“Adieu! I have too grieved a heart to take a tedious leave.” Merchant of Venice, Act II, Scene VII
After 11 years at Shaker Library, this is my last Director’s message. I will retire at the end of the month to take a position with the Beaumont Library District in California in June. It will be a homecoming of sorts because I spent a decade and a half in the “Golden State” during my younger years. It is where I met my “Buckeye” wife, had some early library jobs, completed a two-year MLS program at UCLA, and where both of our children were born.
When I arrived in Shaker Heights in 2005, I dug out the last report written by my predecessor. The challenges she identified for the library were: “1) filtering of the Internet; 2) the Library and Local Government Support Fund (LLGSF); 3) the charge to save money; and 4) regionalism as a threat to the independence of the Shaker Heights Public Library.”
As it turned out, Internet filtering has not been a huge issue. The LLGSF, on the other hand, became the PLF (Public Library Fund) in 2008 and was severely cut in 2009. As a result, the ability to “save money” became difficult because overall operations had to be reduced to deal with both the loss of state funds and the decline in property tax valuations. “Regionalism” died away, but the issue of an “independent” Shaker Library is still raised.
Within weeks of taking the helm, my analysis of the library’s situation was that: “First and foremost, there are building and infrastructure needs, especially at the Main Library. Roofing and carpeting need immediate attention. Other large components to be addressed are the updating of technology and the improvement of security systems to protect our collections. In addition, we need to continue to find better ways to serve the youth of the community; to improve internal communications; to standardize policies and procedures and to establish organizational goals, objectives, and action steps.”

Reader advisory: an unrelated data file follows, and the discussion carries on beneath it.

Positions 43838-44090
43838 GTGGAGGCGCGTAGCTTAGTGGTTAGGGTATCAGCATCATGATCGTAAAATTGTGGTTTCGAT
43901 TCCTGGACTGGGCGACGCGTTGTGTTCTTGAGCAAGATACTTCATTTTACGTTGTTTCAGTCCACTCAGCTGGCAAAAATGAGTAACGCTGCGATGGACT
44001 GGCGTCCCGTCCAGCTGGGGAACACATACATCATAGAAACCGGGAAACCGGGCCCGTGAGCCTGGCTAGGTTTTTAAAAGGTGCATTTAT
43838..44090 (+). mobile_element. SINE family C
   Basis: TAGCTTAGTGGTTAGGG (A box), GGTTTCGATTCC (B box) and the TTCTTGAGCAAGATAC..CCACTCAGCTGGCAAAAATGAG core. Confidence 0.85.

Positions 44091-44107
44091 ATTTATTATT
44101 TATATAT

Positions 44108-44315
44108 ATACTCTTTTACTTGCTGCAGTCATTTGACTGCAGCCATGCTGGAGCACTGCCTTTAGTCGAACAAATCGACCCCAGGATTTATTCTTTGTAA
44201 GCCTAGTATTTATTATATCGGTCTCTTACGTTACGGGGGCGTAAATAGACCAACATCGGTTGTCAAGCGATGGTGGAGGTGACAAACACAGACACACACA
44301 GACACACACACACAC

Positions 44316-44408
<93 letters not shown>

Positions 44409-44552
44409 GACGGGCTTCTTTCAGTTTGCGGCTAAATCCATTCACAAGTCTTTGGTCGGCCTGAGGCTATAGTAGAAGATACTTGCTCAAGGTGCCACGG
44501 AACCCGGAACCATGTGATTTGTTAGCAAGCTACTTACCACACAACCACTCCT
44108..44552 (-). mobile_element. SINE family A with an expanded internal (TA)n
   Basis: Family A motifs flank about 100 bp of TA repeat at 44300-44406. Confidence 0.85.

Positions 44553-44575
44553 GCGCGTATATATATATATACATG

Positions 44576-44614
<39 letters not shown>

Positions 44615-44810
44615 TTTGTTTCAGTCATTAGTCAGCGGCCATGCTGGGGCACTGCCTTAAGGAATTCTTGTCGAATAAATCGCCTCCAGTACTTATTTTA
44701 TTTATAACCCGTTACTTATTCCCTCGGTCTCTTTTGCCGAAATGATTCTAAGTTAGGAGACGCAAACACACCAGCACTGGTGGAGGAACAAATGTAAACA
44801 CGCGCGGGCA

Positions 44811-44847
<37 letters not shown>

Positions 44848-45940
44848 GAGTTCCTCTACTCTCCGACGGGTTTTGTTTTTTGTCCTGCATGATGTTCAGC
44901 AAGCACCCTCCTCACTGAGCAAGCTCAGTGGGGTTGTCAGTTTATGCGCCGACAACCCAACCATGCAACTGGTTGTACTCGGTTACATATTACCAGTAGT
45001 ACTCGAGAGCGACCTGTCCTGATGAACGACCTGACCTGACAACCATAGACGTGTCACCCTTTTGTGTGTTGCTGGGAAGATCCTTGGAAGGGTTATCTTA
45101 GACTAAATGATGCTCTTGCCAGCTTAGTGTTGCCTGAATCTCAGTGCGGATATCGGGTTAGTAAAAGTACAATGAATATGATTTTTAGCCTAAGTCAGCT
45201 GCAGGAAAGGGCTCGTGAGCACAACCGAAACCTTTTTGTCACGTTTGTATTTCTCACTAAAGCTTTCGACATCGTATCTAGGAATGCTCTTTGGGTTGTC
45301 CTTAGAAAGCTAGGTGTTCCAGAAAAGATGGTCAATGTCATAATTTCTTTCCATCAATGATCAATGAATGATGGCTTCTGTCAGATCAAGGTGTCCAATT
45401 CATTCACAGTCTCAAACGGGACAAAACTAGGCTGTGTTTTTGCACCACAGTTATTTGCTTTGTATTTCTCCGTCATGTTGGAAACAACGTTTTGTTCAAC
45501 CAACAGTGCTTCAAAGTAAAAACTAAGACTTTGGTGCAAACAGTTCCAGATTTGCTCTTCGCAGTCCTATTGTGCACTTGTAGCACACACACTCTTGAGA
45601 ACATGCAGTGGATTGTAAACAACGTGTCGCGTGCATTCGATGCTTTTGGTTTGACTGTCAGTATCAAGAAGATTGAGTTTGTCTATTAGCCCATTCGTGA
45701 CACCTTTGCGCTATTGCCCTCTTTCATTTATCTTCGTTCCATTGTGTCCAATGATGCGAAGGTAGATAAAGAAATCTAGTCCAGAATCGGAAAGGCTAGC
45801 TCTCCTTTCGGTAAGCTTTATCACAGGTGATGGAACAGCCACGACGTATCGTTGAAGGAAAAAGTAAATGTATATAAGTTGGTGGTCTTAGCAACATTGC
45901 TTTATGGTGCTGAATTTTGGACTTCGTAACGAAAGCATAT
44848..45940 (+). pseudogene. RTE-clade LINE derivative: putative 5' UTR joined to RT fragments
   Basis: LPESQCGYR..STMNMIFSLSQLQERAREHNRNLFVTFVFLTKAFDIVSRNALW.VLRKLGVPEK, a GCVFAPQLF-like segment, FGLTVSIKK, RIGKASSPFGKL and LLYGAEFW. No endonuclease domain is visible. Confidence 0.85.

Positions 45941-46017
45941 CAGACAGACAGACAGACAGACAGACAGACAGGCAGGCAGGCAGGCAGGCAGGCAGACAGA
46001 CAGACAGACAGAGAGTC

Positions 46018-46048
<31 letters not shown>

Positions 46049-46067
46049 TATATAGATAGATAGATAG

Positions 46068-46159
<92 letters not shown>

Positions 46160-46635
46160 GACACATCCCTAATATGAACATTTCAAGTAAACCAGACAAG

The roofing and carpeting work was accomplished in short order and somewhat overshadowed by the eventual renovation of the unfinished Main Library areas in 2011, which resulted in the expanded Computer Center, Training Lab, and staff spaces, as well as the Community Entrepreneurial Office. Technological capabilities have been greatly standardized and upgraded over the past 11 years, especially during the renovation.
Likewise, security systems were improved for both collections and public safety. We made significant strides in reaching out to youth with a major component being the MyCom program, which has brought more than $1.5 million in funding to the community for out-of-school-time activities, including more than a third of that amount for summer jobs.
Communication both externally and internally has been improved with the new website that was unveiled in 2014 and the staff intranet in 2015. Major strategic planning efforts have resulted in many other enhancements, such as the development of comprehensive policies and procedures.
I cannot leave without thanking everyone for their support, including partners like Friends of the Shaker Library, and I hope you will provide the same to Deputy Director Amy Switzer who will become Interim Director later this month while the Library Board conducts a national search for a new Director!
Luren E. Dickinson, Director